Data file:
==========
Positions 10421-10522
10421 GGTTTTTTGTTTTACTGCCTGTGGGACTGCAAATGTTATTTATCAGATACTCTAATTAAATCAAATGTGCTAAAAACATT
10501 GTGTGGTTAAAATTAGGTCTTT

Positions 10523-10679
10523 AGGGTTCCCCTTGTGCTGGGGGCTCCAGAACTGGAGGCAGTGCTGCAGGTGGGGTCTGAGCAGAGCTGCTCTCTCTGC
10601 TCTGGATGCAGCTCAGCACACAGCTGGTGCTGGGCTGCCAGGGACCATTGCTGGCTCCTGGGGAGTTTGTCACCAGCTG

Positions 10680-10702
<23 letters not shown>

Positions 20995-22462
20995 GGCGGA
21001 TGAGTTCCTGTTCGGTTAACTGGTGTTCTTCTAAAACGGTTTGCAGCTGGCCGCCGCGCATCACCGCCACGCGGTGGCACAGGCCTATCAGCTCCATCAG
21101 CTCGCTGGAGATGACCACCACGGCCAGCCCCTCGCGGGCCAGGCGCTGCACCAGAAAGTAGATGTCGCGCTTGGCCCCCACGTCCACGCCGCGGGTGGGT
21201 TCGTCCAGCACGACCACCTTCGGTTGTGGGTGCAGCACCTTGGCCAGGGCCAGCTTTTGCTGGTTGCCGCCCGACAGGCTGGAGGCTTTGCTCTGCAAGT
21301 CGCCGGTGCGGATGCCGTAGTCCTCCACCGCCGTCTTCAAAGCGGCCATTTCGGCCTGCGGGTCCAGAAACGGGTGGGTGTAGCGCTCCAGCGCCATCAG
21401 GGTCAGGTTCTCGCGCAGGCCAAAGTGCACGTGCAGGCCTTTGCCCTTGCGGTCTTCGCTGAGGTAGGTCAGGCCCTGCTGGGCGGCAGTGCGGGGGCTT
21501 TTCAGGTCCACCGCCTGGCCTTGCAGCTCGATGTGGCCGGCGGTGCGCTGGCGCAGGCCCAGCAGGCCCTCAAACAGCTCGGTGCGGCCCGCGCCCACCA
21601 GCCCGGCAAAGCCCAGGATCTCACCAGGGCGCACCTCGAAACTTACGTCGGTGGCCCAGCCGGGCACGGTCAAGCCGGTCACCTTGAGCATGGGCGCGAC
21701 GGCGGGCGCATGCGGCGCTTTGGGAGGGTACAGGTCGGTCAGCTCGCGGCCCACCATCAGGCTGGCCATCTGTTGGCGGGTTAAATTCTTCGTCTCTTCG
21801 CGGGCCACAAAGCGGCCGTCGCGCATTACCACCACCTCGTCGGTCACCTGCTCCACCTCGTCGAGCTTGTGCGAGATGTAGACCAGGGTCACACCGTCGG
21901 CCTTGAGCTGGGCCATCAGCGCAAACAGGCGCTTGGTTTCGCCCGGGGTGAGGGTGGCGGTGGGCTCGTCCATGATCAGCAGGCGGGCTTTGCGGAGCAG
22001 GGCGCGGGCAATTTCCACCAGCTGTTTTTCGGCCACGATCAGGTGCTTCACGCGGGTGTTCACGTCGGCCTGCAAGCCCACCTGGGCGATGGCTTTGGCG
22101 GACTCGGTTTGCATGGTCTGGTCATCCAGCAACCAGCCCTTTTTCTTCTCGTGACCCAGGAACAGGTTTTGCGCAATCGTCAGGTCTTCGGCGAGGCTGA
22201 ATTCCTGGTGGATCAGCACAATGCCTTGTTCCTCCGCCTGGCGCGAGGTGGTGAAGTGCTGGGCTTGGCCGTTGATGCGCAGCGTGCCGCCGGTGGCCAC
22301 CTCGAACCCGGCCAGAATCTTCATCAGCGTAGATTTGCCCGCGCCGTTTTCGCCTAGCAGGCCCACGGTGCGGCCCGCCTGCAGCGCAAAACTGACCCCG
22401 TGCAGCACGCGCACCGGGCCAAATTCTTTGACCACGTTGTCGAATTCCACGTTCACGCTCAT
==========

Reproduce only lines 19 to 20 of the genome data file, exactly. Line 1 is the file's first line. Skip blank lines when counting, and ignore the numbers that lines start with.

21801 CGGGCCACAAAGCGGCCGTCGCGCATTACCACCACCTCGTCGGTCACCTGCTCCACCTCGTCGAGCTTGTGCGAGATGTAGACCAGGGTCACACCGTCGG
21901 CCTTGAGCTGGGCCATCAGCGCAAACAGGCGCTTGGTTTCGCCCGGGGTGAGGGTGGCGGTGGGCTCGTCCATGATCAGCAGGCGGGCTTTGCGGAGCAG